Armchair Detective

Exploring the chaotic behind-the-scenes happenings from both legal teams, The People vs. OJ Simpson represents the first attempt to recreate the 1995 trial of the former NFL star. When the bodies of his ex-wife Nicole Brown Simpson and her friend Ronald Goldman were discovered outside Nicole’s house in June 1994, the police quickly identified the former footballer turned actor as their star suspect. More than twenty years after the trial, the case still remains one of American legal system’s best-known and most controversial decisions.

The latest in the true crime wave sweeping our TV screens and Netflix accounts focuses on the murder trial of OJ Simpson. The hugely controversial case is examined in the BBC’s new ten-part series, which debuted last week on BBC Two. Yet while the series scores big with viewers across the pond, it remains to be seen how well its recreated account grasps viewers’ attention in the UK.

It’s no secret real life ‘true crime’ documentary-dramas are sweeping the nation. Whether it’s scrutinising the evidence in these shows, or simply investigating who didn’t do the dishes, everyone’s a detective.  Just a matter of days before Christmas Making a Murderer was released on Netflix, and amateur sleuths haven’t looked back since. The case of Steven Avery has fuelled countless threads on Reddit, social media outbursts and even deep discussions in the pub. Everyone has their own theory, disbeliefs and verdict and it’s impossible not to spend hours reading everything Google throws up after finishing the series.

Yet while the success of the show popularised the genre to unprecedented levels, the breakthrough was first made with the podcast Serial, which dominated iTunes charts in late 2014. Taking more of a detective angle than Making a Murderer, although lacking in the shocking impact from the sight of evidence, Serial represents the start of the thirst for the true crime genre, examining the conviction of Adnan Syed for the murder of his ex-girlfriend Hae Min Lee in 1999.

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Yet while the support for Steven Avery has been widespread, the case of Adnan Syed was considerably less clear-cut. Donning the Sherlock hat and dissecting the evidence, the audience must sit amongst the jury, tasked with making your own mind up, and that’s what makes these shows so compelling.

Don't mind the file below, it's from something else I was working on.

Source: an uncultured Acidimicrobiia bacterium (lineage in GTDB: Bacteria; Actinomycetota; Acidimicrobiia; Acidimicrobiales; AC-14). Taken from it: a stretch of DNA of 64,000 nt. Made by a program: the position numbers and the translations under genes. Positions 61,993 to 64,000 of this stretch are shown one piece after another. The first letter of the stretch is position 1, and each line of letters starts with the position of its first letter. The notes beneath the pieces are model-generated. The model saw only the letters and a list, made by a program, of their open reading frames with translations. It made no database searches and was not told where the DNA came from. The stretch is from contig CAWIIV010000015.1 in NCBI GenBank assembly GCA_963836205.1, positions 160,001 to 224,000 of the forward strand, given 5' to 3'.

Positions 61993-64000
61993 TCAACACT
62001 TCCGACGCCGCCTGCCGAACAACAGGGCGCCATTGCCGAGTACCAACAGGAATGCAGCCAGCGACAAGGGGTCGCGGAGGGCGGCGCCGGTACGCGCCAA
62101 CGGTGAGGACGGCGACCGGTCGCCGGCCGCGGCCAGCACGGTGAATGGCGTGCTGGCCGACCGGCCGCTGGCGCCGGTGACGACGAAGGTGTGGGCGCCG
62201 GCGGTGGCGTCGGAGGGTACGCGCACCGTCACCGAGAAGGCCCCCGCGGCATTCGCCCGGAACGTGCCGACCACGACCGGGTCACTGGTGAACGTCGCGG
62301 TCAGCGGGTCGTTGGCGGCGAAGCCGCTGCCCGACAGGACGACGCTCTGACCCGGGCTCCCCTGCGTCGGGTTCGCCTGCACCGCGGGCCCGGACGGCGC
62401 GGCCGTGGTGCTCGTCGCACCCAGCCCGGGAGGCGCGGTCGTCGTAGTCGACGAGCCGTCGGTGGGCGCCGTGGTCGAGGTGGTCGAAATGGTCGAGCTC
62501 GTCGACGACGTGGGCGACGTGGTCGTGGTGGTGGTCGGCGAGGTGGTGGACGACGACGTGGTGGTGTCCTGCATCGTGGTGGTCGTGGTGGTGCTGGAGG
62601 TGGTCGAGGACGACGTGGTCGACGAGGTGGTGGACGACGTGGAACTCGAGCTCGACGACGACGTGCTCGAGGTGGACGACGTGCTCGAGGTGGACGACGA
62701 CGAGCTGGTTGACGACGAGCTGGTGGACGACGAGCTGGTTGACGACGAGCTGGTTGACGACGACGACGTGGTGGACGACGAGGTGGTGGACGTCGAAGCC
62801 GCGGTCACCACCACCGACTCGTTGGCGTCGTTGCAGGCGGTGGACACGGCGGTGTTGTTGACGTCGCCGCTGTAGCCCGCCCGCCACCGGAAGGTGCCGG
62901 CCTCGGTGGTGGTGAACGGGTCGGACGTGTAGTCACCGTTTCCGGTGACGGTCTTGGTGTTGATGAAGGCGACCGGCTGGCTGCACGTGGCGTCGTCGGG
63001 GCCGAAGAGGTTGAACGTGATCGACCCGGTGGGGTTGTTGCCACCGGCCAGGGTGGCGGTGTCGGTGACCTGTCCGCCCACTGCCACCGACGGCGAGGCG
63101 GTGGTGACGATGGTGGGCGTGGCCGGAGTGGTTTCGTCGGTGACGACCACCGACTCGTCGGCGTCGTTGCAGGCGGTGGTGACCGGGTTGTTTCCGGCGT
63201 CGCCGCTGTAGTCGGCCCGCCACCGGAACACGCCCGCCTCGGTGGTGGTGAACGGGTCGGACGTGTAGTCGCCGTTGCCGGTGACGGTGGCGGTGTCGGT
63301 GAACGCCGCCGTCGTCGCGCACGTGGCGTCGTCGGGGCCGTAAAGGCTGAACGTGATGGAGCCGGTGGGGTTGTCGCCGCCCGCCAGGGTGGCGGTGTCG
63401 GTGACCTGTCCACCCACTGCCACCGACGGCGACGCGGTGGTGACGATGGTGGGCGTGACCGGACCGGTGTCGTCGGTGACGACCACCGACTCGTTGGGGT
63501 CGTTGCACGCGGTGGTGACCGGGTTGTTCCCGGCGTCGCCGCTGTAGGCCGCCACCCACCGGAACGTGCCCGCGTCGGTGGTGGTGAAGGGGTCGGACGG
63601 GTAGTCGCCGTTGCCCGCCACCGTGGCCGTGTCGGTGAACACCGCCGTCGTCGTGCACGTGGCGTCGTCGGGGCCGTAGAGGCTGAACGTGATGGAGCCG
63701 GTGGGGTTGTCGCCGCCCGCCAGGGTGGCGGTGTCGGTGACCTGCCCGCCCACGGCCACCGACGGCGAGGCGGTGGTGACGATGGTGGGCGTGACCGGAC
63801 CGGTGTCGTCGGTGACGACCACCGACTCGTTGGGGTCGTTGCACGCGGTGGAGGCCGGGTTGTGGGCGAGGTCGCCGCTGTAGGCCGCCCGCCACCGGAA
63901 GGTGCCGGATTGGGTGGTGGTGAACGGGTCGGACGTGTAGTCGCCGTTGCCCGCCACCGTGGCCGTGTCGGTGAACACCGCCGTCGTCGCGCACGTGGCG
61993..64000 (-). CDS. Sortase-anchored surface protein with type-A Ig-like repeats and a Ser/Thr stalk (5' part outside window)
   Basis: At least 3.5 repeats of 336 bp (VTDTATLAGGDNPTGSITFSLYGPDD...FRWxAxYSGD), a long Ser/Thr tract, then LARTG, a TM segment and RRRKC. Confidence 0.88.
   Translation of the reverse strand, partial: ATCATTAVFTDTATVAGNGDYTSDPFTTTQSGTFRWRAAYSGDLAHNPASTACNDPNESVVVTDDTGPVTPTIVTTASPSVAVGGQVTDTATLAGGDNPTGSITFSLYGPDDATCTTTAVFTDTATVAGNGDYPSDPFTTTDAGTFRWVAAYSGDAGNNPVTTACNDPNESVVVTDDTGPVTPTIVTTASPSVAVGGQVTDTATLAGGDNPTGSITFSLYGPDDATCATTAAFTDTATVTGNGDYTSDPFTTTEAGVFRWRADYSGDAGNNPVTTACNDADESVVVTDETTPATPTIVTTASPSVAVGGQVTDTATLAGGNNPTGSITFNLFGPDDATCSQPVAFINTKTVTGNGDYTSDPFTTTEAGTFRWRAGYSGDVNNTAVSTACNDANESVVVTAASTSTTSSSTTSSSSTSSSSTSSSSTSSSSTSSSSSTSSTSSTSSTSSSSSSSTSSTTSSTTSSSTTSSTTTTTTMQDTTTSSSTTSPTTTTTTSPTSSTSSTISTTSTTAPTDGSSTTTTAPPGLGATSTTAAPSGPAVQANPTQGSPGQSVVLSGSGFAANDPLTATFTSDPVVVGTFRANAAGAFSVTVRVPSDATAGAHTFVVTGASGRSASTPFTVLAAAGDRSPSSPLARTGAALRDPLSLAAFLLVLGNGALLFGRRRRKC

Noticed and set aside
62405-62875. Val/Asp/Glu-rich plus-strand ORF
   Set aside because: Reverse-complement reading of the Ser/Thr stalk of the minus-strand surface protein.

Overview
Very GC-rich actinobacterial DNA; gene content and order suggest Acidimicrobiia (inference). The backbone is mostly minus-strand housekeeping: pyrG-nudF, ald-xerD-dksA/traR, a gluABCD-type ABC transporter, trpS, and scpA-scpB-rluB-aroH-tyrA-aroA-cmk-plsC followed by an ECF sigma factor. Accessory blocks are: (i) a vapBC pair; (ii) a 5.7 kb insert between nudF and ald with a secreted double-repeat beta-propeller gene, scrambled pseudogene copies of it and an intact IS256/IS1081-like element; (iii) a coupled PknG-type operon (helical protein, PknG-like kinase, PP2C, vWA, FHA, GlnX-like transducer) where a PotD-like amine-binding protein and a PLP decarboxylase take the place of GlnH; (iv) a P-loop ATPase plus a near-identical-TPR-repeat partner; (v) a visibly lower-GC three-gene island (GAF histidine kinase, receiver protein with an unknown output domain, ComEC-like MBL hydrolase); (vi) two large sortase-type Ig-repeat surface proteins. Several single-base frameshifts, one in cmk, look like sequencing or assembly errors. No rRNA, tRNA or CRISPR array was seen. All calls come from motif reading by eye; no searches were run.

Yet perhaps the biggest motivation behind the huge audiences for these shows lies in the effect on everyday people. The show has given rise to the prominence of cases such as Steven Avery and Adnan Syed, both of whom have spent the bulk of their adult lives in prisons. While a petition to pardon Avery failed, despite collecting over half a million signatures, the public outcry and attention has given both men hope to fight the convictions.

In this lies the key difference to the OJ Simpson case. Before December’s premiere, few people could point to Manitowoc County on a map, never mind spend hours discussing evidence and speculating suspects. Yet the OJ Simpson case is the polar opposite. For some, Simpson was among the best of his generation in his sport, while others simply know him for the connection to America’s most tedious family through his defence attorney Robert Kardashian. Yet in some form or another, and to varying degrees, the world is aware of OJ Simpson’s 1995 trial. Time will tell if the BBC’s new series captures the imagination in quite the same way.

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